Tobacco International / January 2002
By Larry Luxner
Thanks to the 40-year-old U.S. trade embargo against Cuba,, you won't find the Marlboro man in too many smoke shops around Havana these days. And that's just fine with Brazil's Souza Cruz S.A., which produces a variety of Cuban cigarettes under a 50-50 venture with the Castro regime.
Flavio de Andrade, president and CEO of Souza Cruz, says the six-year-old venture -- known as BrasCuba -- is doing so well that its Havana cigarette factory may soon double production in order to keep up with increasing domestic and overseas demand for its brands.
"Since the beginning, this operation has been profitable," said Andrade, though he declined to say by how much. "This was one of the objectives of the project: to make the operation profitable not just for ourselves, but also for our partner, the Cuban government."
Interestingly, BrasCuba represents Souza Cruz's first and only foreign investment -- a consequence of the company's longtime affiliation with British American Tobacco Co. (BAT).
"Cuba is the most important market in the Caribbean region, and it was the only country where BAT did not have a presence," Andrade explained. "So BAT asked Souza Cruz if we were inclined to participate in the Cuban market. We said yes. It took two years from the time we started talks with the Cuban authorities, until the time we closed the deal."
Since inaugurating the joint venture in 1995, Souza Cruz has invested some $25 million in BrasCuba. Other Brazilian companies such as bus manufacturer Busscar and oil giant Petrobras have made limited investments in Cuba, but BrasCuba easily remains the biggest.
"We manage this company like we manage Souza Cruz itself," says Andrade. "BrasCuba is by far more efficient than the government-owned cigarette companies."
Andrade says that BrasCuba now has a 10% share of the Cuban cigarette market, which is estimated at 10 billion units a year. BrasCuba's brands sell at hard-currency shops throughout Cuba for an average 70 cents a pack; these range from Popular -- the best-selling brand -- at 50 cents, to Monterrey (60 cents) up to Hollywood and Romeo y Julieta, each at $1 per pack. Most of the remaining 90% consists of lower-quality cigarettes produced in Cuban government factories, though import brands do have a 2-3% market share -- and that even includes Marlboro and other U.S. brands that enter Cuba through Panama's Colón Free Zone.
According to Andrade, BrasCuba employs 400 people. All are Cubans except for three Brazilian supervisors. "I have to say we are very proud to offer this type of employment in Cuba," he said. "Another important thing is the quality of the people we have. They are very well-educated. This surprised me when we started the operations."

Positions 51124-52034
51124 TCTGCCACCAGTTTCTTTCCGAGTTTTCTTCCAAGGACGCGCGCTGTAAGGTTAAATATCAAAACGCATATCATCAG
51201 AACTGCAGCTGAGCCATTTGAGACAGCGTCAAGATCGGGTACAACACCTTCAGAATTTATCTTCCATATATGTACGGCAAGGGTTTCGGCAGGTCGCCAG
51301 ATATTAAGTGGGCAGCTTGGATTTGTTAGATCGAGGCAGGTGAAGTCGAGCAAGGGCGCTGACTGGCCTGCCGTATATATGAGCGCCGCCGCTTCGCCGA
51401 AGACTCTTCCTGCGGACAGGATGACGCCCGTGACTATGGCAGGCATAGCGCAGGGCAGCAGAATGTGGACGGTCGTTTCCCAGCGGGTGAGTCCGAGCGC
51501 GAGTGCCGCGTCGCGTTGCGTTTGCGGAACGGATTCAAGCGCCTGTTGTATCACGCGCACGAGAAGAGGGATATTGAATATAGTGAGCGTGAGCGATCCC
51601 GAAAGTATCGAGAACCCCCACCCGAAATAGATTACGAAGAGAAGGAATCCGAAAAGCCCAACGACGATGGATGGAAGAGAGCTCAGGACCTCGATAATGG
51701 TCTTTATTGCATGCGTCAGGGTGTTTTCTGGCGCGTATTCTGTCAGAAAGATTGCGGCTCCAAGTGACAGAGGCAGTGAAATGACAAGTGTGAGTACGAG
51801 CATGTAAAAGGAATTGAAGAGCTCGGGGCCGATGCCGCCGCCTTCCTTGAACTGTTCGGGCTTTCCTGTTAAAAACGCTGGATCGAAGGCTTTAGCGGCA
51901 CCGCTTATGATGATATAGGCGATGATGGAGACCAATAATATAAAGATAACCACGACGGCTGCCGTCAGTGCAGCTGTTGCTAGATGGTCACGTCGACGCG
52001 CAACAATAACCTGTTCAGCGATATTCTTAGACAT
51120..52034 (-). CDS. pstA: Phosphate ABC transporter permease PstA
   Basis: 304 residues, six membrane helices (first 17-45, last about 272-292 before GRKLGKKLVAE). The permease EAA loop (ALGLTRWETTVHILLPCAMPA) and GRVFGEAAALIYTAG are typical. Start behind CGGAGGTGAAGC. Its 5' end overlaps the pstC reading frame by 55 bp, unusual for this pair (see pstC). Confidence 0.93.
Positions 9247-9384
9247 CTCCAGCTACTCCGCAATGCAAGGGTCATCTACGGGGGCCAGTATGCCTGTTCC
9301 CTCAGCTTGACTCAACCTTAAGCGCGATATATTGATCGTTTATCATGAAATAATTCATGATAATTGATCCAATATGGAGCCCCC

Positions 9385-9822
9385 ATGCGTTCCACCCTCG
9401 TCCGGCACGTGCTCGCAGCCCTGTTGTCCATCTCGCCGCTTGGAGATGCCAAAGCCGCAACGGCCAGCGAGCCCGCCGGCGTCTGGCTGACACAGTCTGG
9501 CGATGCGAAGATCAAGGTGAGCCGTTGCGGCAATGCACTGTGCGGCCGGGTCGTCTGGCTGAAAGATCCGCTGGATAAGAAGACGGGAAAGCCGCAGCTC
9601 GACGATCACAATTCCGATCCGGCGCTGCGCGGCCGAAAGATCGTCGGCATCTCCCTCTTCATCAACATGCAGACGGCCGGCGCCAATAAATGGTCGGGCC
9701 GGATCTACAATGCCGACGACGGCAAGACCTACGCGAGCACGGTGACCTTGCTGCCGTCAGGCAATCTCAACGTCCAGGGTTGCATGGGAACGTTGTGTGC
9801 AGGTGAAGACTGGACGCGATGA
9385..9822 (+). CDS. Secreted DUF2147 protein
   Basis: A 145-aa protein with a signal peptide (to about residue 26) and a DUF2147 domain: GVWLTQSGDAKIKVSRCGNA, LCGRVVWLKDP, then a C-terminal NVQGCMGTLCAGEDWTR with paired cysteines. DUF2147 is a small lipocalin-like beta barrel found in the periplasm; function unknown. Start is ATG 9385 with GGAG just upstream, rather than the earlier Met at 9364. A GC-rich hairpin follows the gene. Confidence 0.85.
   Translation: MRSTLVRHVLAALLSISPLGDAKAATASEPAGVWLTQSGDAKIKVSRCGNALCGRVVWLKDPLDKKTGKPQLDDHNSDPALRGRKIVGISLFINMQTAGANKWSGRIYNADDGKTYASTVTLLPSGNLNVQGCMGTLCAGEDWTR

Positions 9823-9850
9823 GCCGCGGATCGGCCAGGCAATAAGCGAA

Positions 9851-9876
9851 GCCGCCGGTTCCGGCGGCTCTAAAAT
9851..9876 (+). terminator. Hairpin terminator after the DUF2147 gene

Yet Andrade concedes that "there's no comparison with Brazil" when discussing the salaries of his Cuban workers, which are hired by the Castro government and not directly by Souza Cruz. They earn the equivalent of $30-40 a month -- high by Cuban standards because BrasCuba is allowed to offer limited monetary incentives to boost production. That's still peanuts compared to the $280 a month earned by the average Souza Cruz employee in Brazil, but, adds Andrade, "the system in Cuba is totally different. The government subsidizes the majority of the population."
Several times during our interview, Andrade expressed concern about the U.S. State Department learning too much about Souza Cruz's operations in Cuba. Maybe that explains why BrasCuba isn't mentioned anywhere in the company's 2000 annual report or on its official website.
Even so, Andrade, who travels to Cuba two or three times a year, says he's never received any direct warnings from Washington. And he claims that one of the most contentious issues regarding foreign investment in Cuba from the U.S. point of view -- ownership of "confiscated" properties belonging to Cuban exiles now living in the United States -- doesn't apply to Souza Cruz.
"At the beginning, we had some problems related to the property ownership. But by coincidence, the property where we have our factory now belongs to our group," he said. "It was originally part of the American Tobacco Corp. many years ago, but then American Tobacco was bought by Brown & Williamson, our sister company in the U.S. Since then, we have had no problems."
Andrade says BrasCuba plans to finish 2001 with sales of 1.5 billion cigarettes. Of that, one billion units will have been sold on the Cuban domestic market, with the remaining 500 million cigarettes -- mainly Romeo y Julietas -- shipped to Europe, Mexico and other markets.
"We're putting a lot of efforts behind exports," he says. "Cuba is very dependent on hard currency, and one of BrasCuba's objectives is to help the country through exports, which we think we have the ability to develop."